All cards can be classified as either fixed or variable rate. Fixed rate means the interest rate never changes—at least, in theory. The rate on variable-rate cards, however, can go up or down, depending on the prime rate. Variable rate cards have become much more prevalent in recent years. In 2006, 86% of all credit cards were variable rate, while five years earlier, fixed-rate cards were more widespread than variable rate cards.
The rates of most variable cards mirror the prime rate. If the prime rate increases .25%, the rate on the card also increases .25%, typically by the next billing cycle.
Almost all variable-rate cards in the United States are tied to the prime rate, but it’s only one index issuers use to decide on rates. A few cards are tied to the London Interbank Offered Rate (LIBOR), the rate banks pay when they borrow money from each other in England. (The LIBOR is usually lower than the prime rate.) A few cards are tied to other indices, such as Treasury Bills. The index should be disclosed in the Schumer Box.
Although lenders start with the prime rate, very few cards have rates at or below prime. Lenders determine the actual rate of a variable rate card by adding the spread, a certain number of percentage points or “basis points,” to the prime rate. For example, under “Variable Rate Information,” a Schumer Box might say “Prime + 6,” meaning that the rate is determined by adding the prime rate plus a spread of 6%. Add the current prime rate of 3.25% to the spread, and you’ll find out that the effective interest rate is 9.25% (3.25% + 6%). It’s simple math.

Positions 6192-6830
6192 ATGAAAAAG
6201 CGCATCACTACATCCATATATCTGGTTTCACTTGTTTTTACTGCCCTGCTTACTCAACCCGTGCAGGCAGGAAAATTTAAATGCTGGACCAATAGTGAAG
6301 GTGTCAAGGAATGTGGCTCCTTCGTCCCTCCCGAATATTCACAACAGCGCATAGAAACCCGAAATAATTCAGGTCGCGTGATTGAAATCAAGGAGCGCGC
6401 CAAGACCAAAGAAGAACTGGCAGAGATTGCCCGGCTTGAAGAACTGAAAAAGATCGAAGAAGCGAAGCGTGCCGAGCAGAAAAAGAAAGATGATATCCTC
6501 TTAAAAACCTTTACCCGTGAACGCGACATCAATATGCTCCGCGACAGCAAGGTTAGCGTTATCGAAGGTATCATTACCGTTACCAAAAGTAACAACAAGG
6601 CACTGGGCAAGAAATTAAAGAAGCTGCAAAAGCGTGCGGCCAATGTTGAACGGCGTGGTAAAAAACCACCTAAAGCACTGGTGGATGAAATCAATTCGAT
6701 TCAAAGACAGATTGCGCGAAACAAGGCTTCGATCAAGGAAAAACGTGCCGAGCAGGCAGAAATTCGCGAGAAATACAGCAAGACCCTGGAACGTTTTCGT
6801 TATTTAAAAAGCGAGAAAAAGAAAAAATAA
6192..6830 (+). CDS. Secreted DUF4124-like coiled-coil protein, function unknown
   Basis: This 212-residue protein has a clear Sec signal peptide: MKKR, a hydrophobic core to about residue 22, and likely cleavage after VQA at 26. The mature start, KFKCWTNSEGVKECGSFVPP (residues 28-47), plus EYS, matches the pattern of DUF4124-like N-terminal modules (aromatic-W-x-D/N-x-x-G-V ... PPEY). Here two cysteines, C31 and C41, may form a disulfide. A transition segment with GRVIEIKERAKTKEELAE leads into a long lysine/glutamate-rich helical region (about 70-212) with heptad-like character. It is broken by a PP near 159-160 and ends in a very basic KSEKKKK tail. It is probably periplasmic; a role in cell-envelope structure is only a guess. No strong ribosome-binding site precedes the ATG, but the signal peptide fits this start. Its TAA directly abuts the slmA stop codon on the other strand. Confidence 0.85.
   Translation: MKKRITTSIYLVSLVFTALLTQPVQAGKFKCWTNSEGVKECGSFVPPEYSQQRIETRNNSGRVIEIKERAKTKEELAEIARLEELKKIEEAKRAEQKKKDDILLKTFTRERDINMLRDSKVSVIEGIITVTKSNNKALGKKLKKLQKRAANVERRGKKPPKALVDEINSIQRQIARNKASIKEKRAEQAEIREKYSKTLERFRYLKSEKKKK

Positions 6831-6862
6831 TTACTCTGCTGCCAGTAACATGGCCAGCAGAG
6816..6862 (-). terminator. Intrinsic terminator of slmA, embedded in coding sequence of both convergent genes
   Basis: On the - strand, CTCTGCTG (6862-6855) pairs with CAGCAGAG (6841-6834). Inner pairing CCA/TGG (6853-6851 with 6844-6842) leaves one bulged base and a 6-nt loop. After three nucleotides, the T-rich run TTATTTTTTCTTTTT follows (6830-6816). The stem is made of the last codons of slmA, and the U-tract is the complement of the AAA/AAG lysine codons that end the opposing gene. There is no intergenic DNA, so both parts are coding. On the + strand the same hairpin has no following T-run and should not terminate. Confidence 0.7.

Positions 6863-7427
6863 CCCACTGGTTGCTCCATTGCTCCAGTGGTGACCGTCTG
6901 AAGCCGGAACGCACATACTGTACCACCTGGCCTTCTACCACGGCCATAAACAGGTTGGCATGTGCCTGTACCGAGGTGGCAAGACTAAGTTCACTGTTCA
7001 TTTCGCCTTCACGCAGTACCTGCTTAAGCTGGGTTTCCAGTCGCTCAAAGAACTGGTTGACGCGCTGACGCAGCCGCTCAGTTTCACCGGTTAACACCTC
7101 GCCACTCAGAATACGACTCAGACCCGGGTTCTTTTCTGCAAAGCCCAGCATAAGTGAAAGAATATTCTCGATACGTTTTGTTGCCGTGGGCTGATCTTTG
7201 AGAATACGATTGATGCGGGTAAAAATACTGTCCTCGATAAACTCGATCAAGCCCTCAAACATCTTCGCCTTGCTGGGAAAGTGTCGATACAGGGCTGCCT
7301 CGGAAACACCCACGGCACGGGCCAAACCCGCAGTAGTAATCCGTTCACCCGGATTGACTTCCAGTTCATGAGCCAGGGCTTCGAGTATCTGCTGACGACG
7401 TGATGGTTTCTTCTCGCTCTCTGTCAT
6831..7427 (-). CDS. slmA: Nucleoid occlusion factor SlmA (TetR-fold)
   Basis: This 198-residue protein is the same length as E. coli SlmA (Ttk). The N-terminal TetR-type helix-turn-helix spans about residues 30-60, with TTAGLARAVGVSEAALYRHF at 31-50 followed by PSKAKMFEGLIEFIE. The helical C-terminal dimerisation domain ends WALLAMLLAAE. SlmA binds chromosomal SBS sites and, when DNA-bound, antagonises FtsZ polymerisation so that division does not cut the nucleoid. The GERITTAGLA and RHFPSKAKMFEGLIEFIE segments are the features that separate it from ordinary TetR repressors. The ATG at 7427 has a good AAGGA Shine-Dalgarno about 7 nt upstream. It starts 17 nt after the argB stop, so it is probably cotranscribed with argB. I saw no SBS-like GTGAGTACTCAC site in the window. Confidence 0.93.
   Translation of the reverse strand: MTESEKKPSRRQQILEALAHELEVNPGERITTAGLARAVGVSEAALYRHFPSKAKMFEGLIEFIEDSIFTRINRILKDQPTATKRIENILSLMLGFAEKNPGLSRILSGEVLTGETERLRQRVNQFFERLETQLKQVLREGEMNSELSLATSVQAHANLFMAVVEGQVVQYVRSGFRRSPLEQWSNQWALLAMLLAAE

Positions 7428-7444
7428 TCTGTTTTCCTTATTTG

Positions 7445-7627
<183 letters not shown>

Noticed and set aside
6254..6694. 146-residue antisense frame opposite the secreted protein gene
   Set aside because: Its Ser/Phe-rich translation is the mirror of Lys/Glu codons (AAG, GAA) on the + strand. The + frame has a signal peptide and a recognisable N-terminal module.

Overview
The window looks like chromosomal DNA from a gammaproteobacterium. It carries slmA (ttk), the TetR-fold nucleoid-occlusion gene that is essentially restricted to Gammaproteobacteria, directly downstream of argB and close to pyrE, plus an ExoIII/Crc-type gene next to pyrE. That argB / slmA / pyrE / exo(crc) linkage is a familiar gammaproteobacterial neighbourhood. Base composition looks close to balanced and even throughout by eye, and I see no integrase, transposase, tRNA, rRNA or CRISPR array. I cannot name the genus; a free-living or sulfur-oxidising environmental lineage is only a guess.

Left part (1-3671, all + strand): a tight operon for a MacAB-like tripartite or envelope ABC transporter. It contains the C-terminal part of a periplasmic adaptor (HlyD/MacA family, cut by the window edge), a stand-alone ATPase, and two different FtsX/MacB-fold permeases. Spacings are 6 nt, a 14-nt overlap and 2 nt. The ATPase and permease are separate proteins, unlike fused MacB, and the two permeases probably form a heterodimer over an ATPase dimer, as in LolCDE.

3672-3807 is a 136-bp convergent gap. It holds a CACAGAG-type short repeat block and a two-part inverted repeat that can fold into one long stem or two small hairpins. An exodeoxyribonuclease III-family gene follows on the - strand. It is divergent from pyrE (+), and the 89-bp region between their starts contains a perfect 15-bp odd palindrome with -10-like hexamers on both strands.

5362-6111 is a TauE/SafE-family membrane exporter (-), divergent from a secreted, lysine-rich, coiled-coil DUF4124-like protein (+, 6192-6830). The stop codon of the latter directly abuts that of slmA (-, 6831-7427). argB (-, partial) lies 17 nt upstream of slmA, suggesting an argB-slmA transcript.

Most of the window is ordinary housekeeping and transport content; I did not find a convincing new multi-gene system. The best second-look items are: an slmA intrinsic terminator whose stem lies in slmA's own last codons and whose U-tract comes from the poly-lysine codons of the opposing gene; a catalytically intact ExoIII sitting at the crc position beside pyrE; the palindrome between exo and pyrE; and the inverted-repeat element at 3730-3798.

Exceptions to the Rule
One notable exception is called a floor, which is a minimum rate that goes into effect if the prime rate drops below a certain level. For example, let’s assume the rate on your card is “Prime + 4%,” with a floor of 10%. If prime drops to 5%, your card would still have a 10% APR. No 9% (5% + 4%) for you because of the card’s 10% floor.
Until recently, only a few cards had rate floors, particularly cards targeted to consumers with bad or no credit. Now, more cards are using rate floors to avoid having to pass on all of the Fed interest rate cuts that we’ve recently witnessed. According to Linda Sherry, Director of National Priorities for Consumer Action, a national non-profit education and advocacy organization, rate floors can also be associated with default and cash advance APRs. Sherry points out that the “never lower than” rates for penalty and cash advance APRs are always very high.
Some card issuers reserve the right to change the terms and conditions, including the APR, for virtually any reason…at any time. The controversial universal default clause is one way card issuers justify such changes.
I sincerely hope these tips help you understand some of the nuances of variable rate cards. Understanding such nuances could translate into huge savings in your finance or interest charges. Please share your thoughts on this topic in our active credit forum.
As a reminder, you can compare low rate variable and low fixed rate credit cards on CardRatings.com!